This one is really hard to believe, even for the most biased so-called "news network" in the nation.There's more at the link, but note at the YouTube clip above that Bashir also slams Romney for comments he made during the GOP primary debates. Romney argued that the states could handle disaster relief, and then ultimately private businesses. This really set off the MSNBC clowns off. These idiots haven't a clue. Of course there are any number of ways to deliver disaster relief along the lines suggested by Romney. The federal government can work cooperatively with the states, helping to finance relief efforts that are performed by state and local agencies. That's hardly controversial. The progressive idiots are trying to argue that Romney just doesn't care. In fact, Romney's making the case to improve both efficiency and cost. We know from Katrina that Louisiana should have acted sooner to request federal assistance from Washington. The states have emergency contingency planning. They are the first responders. The federal government responds at the request of a state's governor. Moreover, the idea that it's always the federal government that provides relief and services is ridiculous. Private contracting for all kinds of public sector operations are routine. William Jacobson has more, at the New York Times, "Only When the States Can’t Handle a Problem":
MSNBC on Tuesday totally trashed Republican presidential nominee Mitt Romney for collecting food and supplies at a storm rally event in Ohio to be sent to victims of Hurricane Sandy (video follows with transcript and commentary)....
When the clip concluded, Bashir said, “Mayor Reed, so the Red Cross knows what it’s doing. Did he, did you detect perhaps a subtle dig there on Mr. Romney who spent today going against the guidelines established by the Red Cross and holding a campaign rally in Ohio that was dressed up like a charity drive collecting food and other supplies when the Red Cross expressly asked people not to do that?”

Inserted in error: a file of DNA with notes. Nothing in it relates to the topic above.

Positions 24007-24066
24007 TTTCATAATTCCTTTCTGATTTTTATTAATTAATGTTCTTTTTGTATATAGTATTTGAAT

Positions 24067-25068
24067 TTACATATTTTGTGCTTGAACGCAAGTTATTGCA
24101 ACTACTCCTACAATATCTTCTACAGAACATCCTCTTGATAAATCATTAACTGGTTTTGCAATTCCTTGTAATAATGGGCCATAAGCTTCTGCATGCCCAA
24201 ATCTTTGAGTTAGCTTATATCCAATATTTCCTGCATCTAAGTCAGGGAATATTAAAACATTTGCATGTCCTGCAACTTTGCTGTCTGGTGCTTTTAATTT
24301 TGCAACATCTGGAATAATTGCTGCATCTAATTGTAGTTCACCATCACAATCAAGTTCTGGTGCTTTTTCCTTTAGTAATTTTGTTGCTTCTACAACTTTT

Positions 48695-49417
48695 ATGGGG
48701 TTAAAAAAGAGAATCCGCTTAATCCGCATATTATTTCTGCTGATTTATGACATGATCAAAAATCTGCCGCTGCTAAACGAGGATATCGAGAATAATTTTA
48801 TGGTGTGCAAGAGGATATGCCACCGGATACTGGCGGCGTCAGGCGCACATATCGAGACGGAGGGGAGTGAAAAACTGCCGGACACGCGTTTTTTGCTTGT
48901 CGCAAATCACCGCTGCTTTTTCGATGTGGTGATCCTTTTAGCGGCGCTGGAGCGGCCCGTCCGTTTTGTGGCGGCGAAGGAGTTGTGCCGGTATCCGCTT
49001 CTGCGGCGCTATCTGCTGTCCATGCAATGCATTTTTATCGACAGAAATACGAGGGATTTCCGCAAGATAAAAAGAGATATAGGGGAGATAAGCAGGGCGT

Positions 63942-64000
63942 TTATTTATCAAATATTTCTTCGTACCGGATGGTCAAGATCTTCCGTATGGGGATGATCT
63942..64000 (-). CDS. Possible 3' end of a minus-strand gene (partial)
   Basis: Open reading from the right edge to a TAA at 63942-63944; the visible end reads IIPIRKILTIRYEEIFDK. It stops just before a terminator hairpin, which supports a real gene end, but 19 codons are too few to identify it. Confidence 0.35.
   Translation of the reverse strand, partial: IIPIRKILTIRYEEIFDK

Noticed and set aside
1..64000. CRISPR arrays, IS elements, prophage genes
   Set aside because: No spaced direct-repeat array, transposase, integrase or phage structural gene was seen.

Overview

Imagine that. A presidential candidate who gives millions of dollars a year to charity does a storm relief event in Ohio, and an MSNBC anchor is disgusted by it because the Red Cross would prefer people donating cash.
Yet according to the Washington Post:
The stop was billed as a “storm relief” event, and attendees were asked to bring non-perishable foods and other items for those affected by the storm. Long white tables to one side of the cavernous James S. Trent Arena were piled high with flashlights, batteries, diapers, toothbrushes, mini-deodorants, fleece blankets, cereal, toilet paper and canned goods.So besides the food and supplies that Ohioans generously donated, two large television screens asked participants to send money to the Red Cross.
Two large TV screens at the front of the venue bore the logo of the American Red Cross and the message: “Sandy: Support the Relief Effort. Text ’REDCROSS’ to 90999 to make a $10 donation.”
But this didn’t make Bashir happy. Ditto his Obama-supporting guests.
“I think that this is just another moment where you see the clear striking difference between a president who has a heart for the American people and someone who simply wants to be president of the United States,” said Mayor Reed.